Career sample …
Career sample …
Victorian Traditional Owners achieved a momentous milestone in October, with independent body the First Peoples’ Assembly of Victoria and the Victorian Government reaching an agreement on a framework for negotiating treaties across the state.
Victoria will be the first jurisdiction to begin formal treaty negotiations which may begin as early as next year.
The First Peoples’ Assembly will negotiate an overarching framework, supported by $151.4 million in funding to help advance the treaty process, and $60.5 million for the set up of an independent treaty authority.
On the back of the long held land rights movement, ignited by many before this lifetime, in 2016 the Aboriginal Treaty Working Group was officially formed and the Victorian Premier Daniel Andrews announced the state government’s commitment to discussing Treaty.
In 2017, more than 30 First Nations community members formed its initial community assembly who went on to develop a series of detailed recommendations surrounding a future Aboriginal representative body. From here, the Victorian Treaty Advancement Commission was founded, with Aunty Jill Gallagher AO appointed as Victorian Advancement Commissioner.
Through collective efforts, momentum gathered and 2018 saw a legal framework for Indigenous treaty negotiations to pass at state level, and the Advancing the Treaty Process with Aboriginal Victorians Act 2018 came into place.
In 2019, an election occurred, allowing Aboriginal and Torres Strait Islander people living in Victoria and over the age of sixteen to elect representatives to the First People’s Assembly for Victoria. 11 people were formally appointed, with the first meeting taking place at Parliament House in December 2019.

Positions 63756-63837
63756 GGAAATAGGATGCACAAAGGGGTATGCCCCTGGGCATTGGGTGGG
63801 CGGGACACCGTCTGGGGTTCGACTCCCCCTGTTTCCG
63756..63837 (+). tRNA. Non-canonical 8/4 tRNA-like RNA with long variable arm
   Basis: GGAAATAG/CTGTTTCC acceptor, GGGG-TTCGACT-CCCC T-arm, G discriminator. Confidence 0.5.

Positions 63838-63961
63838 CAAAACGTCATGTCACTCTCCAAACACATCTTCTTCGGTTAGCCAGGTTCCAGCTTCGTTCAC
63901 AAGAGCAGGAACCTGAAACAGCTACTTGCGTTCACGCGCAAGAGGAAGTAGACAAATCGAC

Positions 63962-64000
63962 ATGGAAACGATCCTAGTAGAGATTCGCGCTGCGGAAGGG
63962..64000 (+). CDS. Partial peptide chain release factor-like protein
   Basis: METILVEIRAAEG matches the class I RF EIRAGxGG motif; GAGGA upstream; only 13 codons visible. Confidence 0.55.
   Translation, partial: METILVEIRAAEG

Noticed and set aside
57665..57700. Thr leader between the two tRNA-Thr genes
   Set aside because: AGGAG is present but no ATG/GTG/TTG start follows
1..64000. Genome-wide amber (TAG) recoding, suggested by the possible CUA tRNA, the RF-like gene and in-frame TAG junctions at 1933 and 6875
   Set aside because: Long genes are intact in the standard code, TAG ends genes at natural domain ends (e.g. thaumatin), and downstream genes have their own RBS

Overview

According to the First Peoples’ Assembly, the next set of members will be elected in 2023 after the framework has been agreed on. Following the election formal state-wide negotiations will take place.
In July 2020, the Victorian government committed to a truth and justice commission and the Yoorrook Justice Commission was formed, aimed at establishing official public records of the lived experiences – both past and ongoing – of Aboriginal Victorians since invasion. The commission is expected to hand down findings of the records by mid-2024, which are set to inform Victoria’s Treaty negotiations.
For more information, to download a copy of the framework, or for official resources, visit www.firstpeoplesvic.org